Organisatie - 29 juni 2011

Fury about expensive residency permit

Universities, universities of applied science and students are furious that the Minister of Immigration, Gerd Leers, is raising the charges for non-European scientists and students who want to come to the Netherlands.

The new charges the Minister has set for entry visas and residency permits will apply with effect from 1 July, which is next Friday. Renewals will also cost more.
For example, a student will now have to pay 600 euros rather than 438 euros for an entry visa and residency permit. Renewing them after a year will cost 150 euros instead of 52 euros. There is a similar increase for scientists, from 338 euros to 650 euros for an entry visa plus residency permit. The costs for renewal are also going up by nearly 100 euros to 375 euros.

Impossible
Overhasty and not very sensible, says students and universities in a joint press release, for it is impossible to inform students properly in a couple of days about the increased costs. The students have already been informed about the current charges and some of them had even already paid. 'Such mismanagement is extremely damaging to the reputation of the institutions and the Netherlands.'
The Ministry says the new charges are needed to cover the costs incurred by the IND (the immigration service), but the institutions do not find that very convincing: 'The higher education institutions have taken over more and more tasks from the IND over the past few years.'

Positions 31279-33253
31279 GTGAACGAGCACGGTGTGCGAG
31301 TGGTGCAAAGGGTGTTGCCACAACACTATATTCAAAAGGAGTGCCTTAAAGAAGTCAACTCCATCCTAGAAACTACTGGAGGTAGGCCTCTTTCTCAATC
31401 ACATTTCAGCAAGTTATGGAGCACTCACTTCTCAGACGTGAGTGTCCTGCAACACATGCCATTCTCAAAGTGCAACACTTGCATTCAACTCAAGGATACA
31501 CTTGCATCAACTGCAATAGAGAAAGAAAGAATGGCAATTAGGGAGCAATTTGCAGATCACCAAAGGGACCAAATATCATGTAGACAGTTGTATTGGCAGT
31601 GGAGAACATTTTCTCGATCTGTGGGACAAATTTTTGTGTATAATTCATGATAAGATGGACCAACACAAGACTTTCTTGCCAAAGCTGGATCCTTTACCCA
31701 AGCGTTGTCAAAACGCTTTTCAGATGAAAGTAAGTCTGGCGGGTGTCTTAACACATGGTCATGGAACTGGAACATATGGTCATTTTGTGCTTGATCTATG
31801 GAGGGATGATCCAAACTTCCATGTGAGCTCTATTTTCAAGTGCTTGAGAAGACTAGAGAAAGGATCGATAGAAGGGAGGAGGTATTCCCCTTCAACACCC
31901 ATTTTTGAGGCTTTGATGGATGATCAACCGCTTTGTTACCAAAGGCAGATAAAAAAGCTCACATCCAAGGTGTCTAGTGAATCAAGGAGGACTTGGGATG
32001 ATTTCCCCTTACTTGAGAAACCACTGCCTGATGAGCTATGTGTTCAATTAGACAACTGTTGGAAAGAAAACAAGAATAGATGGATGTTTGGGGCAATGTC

The costs for the initial visa request and residency permit for a 'highly skilled migrant' who works in the private sector and contributes towards the knowledge economy will remain the same -  938 euros. The Cabinet still makes a distinction between highly skilled migrant and scientists.
Leers writes in his letter: 'I wish to remind you that in the advisory document 'Charges for labour and other migration to the Netherlands', produced by the Advisory Committee on Aliens' Affairs in May 2008, there was no evidence that the charges then applicable were hindering the arrival of knowledge and labour migrants in the Netherlands.'
Even so, the Advisory Committee found the charges high in comparison with other countries and said they should be made cheaper. 'Such a reduction would send a clear signal that the Netherlands pursues a policy of welcoming desirable migrants.'

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